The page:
Hammered Shield Lichen

(Parmelia sulcata)

               
Conservation Status

IUCN Red List

not listed

Hammered Shield Lichen

NatureServe

NNR - Unranked

Minnesota

not listed

Occurrence

Widespread and abundant

Habitat/Hosts

Open habitats, disturbed sites, and agricultural lands. Trees and mossy rock.

 

 

    Photo by Luciearl
 
Identification

Hammered Shield Lichen is a widespread, abundant, weedy lichen. It occurs across the northern hemisphere, in southern Africa, and in Australia. It is very common in Minnesota. It grows on the bark of deciduous and coniferous trees in relatively open habitats, disturbed sites, and agricultural lands. It also grows on mossy rock, but only rarely grows on soil.

The vegetative body (thallus) is leaf-like (foliose), greenish-gray to whitish-gray, more or less circular in outline, and divided into branches (lobes). The lobes are flat, 1 16 to 3 16 (2 to 5 mm) wide, widely spreading, overlapping, and touching but separate, not fused together. The tips are abruptly squared, as if cut off (truncate). The upper surface is shiny but sometimes has a white, flour-like or frost-like covering (pruinose). It has abundant powdery granules (soredia). It does not have shiny granules (isidia). It may be smooth but usually has a network of sharp ridges and depressions giving it a “hammered” appearance. It has minute, elongated, rounded openings (pseudocyphellae), and sometimes develops cracks along prominent pseudocyphellae. The lower thallus surface is black and is moderately to densely covered with black, unbranched root-like structures (rhizines). When wet, the thallus can usually be removed intact with a knife.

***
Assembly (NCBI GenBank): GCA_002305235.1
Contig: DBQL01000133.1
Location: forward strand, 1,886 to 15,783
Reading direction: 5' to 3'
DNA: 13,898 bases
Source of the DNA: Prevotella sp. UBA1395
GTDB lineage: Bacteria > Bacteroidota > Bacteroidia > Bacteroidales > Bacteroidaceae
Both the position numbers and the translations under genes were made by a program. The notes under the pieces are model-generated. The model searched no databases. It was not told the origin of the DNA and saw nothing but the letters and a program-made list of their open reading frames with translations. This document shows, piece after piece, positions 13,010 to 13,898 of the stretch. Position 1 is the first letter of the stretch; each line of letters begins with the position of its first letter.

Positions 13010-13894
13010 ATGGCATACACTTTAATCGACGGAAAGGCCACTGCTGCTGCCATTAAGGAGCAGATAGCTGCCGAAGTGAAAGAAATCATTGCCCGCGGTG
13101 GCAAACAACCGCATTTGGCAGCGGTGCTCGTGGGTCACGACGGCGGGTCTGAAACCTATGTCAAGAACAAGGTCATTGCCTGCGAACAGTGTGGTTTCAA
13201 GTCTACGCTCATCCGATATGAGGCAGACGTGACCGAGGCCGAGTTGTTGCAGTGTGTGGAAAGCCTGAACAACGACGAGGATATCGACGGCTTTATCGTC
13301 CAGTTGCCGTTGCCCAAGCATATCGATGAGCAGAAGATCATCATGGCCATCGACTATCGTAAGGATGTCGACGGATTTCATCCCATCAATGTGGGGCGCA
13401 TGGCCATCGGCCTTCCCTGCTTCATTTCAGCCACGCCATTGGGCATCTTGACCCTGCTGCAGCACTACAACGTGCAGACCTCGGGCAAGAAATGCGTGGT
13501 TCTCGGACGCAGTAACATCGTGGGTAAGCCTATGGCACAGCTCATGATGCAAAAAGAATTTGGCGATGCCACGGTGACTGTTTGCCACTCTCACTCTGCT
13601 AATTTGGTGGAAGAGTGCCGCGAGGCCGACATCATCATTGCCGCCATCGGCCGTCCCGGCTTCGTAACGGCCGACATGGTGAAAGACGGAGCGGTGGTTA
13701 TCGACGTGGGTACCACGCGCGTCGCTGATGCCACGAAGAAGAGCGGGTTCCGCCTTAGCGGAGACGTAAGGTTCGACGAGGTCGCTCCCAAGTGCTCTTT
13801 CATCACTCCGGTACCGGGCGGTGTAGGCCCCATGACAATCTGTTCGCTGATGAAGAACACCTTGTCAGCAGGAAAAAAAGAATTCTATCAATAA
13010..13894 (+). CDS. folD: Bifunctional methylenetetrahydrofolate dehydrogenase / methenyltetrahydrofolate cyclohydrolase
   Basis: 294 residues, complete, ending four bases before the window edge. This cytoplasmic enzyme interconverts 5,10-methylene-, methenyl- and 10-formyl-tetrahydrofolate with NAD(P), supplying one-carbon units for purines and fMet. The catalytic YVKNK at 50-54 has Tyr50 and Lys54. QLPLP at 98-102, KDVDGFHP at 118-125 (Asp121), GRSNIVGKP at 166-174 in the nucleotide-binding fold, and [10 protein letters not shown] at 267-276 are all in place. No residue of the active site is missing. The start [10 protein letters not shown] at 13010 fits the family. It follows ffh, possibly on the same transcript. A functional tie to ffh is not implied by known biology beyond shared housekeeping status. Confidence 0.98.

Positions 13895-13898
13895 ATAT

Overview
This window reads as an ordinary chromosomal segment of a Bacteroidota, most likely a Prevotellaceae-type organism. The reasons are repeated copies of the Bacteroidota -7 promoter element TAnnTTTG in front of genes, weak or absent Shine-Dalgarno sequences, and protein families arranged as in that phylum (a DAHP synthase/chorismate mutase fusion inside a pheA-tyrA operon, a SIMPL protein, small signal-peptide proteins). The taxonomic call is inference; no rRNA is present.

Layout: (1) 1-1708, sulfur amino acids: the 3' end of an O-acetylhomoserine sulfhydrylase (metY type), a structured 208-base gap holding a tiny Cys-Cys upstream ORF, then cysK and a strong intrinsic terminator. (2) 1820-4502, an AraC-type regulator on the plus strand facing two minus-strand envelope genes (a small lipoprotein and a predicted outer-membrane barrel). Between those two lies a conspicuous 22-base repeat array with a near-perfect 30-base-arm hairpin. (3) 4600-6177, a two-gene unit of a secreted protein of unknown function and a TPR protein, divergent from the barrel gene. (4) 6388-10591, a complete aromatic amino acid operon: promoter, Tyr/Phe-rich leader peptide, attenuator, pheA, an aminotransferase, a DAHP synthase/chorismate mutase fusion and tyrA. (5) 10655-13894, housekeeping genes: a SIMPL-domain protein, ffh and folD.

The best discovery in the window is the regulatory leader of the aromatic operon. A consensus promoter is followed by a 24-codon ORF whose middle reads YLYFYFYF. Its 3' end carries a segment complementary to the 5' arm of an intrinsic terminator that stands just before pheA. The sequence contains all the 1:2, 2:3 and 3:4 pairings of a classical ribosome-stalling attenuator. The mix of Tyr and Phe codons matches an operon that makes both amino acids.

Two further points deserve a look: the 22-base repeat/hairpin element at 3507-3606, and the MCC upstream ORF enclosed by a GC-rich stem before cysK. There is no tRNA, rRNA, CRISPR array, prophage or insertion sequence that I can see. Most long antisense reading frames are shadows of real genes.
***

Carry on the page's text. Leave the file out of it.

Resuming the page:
Hammered Shield Lichen rarely produces disk-like spore producing structures (apothecia). When present, they are 1 16 to 5 16 (2 to 8 mm) wide and have a dark brown disc.

 
Similar
Species

 

 
Distribution Distribution Map  

Sources: 4, 24, 26, 29, 30, 77, 81.

 
Comments

What’s in a Name?
The “Hammered” in one common name refers to the network of sharp ridges and depressions that give the lichen a “hammered” appearance. Crottles are various lichens that were used to make dyes. Parmelia sulcata, sometimes called “Powdered Crottle”, was used as the source for a reddish-brown dye.

 
Taxonomy

Division:

Ascomycota (sac fungi)

 

No Rank:

saccharomyceta

 

Subdivision:

Pezizomycotina

 

No Rank:

leotiomyceta

 

Class:

Lecanoromycetes

 

Subclass:

Lecanoromycetidae

 

Order:

Lecanorales

 

Suborder:

Lecanorineae

 

Family:

Parmeliaceae (shield lichens and allies)

 

Mycobiont:

Parmelia sulcata

 

Photobiont:

 

 
Synonyms

Parmotrema sulcata

Parmotrema sulcatum

 
Common
Names

Cracked-shield Lichen

Furrowed Shield Lichen

Hammered Shield Lichen

Powdered Crottle

Powdered Shield

Waxpaper Lichen

 

 

 

 

 

Glossary

Apothecium

An open, disk-shaped or cup-shaped, reproductive structure, with spore sacs on the upper surface, that produces spores for the fungal partner of a lichen. Plural: apothecia.

 

Foliose

Adjective: Leaf-like growth form; referring to lichens with leaf-like growths divided into lobes.
Noun: The leaf-like, vegetative body of a lichen (thallus) that has thin, flat lobes which are free from the substrate.

 

Isidium

The reproductive structure of a lichen consisting of a cluster of algal cells (the photobiont) wrapped in fungal filaments (the mycobiont) and enclosed within a layer of protective tissue (cortex). Plural: isidia.

 

Rhizine

A root-like structure of a lichen that attaches the lower layer to the substrate.

 

Soredium

The reproductive structure of a lichen consisting of a cluster of algal cells (the photobiont) wrapped in fungal filaments (the mycobiont). Plural: soredia.

 

Thallus

The vegetative body of a lichen composed of both the alga and the fungus.

       
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Luciearl
       
  Hammered Shield Lichen    
       
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Luciearl
11/4/2019

Location: Superior Hiking Trail, Cook County

Hammered Shield Lichen


     
     
 
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Created: 11/25/2019

Last Updated:

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